This workshop is sponsored by the  Center for Premodern Studies, the Center for Jewish Studies and Amos S. Deinard Memorial Chair in Jewish History of the University of Minnesota Twin Cities, the CU Mediterranean Studies Group, and the Mediterranean Seminar.

Attendance is for registered participants only. Lunches are included for registered participants. Registration is free and open until April 20, 2023. Please register as soon as possible, as numbers are limited.  Click here to register. 

Laura Feigen (History of Art: The Courtauld Institute)

“Mapping Migration: The Barcelona Haggadah (BL MS Add 14761) As A Material Witness to Sephardi Migration 1391-1459” [abstract]

Moderator: Brian A. Catlos (Religious Studies: CU Boulder)

Respondent: Noam Sienna (Religion: St. Olaf College)

Chris Saladin (History: University of Minnesota, Twin Cities)

“City of Caelestis: Encountering the Punic Past at the Tophet of Roman Carthage” [abstract]

Moderator: Sharon Kinoshita (Literature: UC Santa Cruz)

Respondent: Valerie Ramseyer (History: Wellesley College)

Angela Haddad (Comparative Literature: New York University)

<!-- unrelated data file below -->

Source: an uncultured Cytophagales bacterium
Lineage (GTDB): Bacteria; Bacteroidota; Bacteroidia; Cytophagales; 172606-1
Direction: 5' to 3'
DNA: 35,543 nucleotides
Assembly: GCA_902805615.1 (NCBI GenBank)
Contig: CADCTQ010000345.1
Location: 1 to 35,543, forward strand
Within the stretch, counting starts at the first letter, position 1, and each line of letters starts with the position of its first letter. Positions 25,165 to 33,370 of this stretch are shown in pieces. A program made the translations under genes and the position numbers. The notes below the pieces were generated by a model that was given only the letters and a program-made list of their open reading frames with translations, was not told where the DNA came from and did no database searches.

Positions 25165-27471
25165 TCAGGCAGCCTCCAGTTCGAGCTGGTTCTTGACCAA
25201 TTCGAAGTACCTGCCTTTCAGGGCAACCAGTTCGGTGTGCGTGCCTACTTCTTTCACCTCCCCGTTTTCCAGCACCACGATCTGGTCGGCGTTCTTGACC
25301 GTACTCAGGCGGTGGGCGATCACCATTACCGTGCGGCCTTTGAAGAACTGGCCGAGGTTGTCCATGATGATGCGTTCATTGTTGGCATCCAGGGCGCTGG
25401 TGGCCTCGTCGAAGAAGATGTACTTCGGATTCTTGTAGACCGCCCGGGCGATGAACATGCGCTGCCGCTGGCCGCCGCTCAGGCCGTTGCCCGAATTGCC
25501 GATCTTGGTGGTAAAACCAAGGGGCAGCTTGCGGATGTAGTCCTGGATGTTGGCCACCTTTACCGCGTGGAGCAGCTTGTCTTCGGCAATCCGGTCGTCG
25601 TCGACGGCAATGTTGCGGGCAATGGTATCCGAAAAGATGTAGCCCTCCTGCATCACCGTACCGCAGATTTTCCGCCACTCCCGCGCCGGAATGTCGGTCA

“Syro-Lebanese Translational Narratives around the Caribbean Basin” [abstract]

Moderator: Brian A. Catlos (Religious Studies: CU Boulder)

Respondent: Andrea Pauw (Modern and Classical Languages and Literatures: Christopher Newport University)

Religion, Ethnicity, Nation & Race: How are notions about confessional, national or communal identity shaped by the diasporic experience or represented as diasporic in cultural production?

Moderator: Brian A. Catlos (Religious Studies: CU Boulder)

Respondent: Kay Reyerson (History: University of Minnesota, Twin Cities)

• Fred Astren (Jewish Studies: San Francisco State)

• Kathryn Hain (History: Northeast Community College)

• Susan Shoshan Abraham (Spanish, Italian & Portuguese: University of Virginia)

• Saber Qechai (Eötvös Loránd University)

• Sara Gardner (Spanish and Portuguese Studies: University of Minnesota, Twin Cities)

• David Williams (Interdisciplinary Studies, University of Saint Katherine)

“African,” “European,” “Eastern,” or “Mediterranean” – How are sites (either origins or destinations) of Diaspora depicted and why?

Moderator: Sharon Kinoshita (Literature: UC Santa Cruz)

Respondent: Andrea Sterk (History: University of Minnesota, Twin Cities)

• Heather Badamo (Art History: University of California Santa Barbara)

• Josh Mugler (Hill Museum and Manuscript Library)

• Olatunde Taiwo (History: University of Ghana)

• Alex Korte (Spanish & Portuguese Studies: University of Minnesota, Twin Cities)

• Taryn Marashi (Ausgburg University)

• Valerie Ramseyer (History: Wellesley College)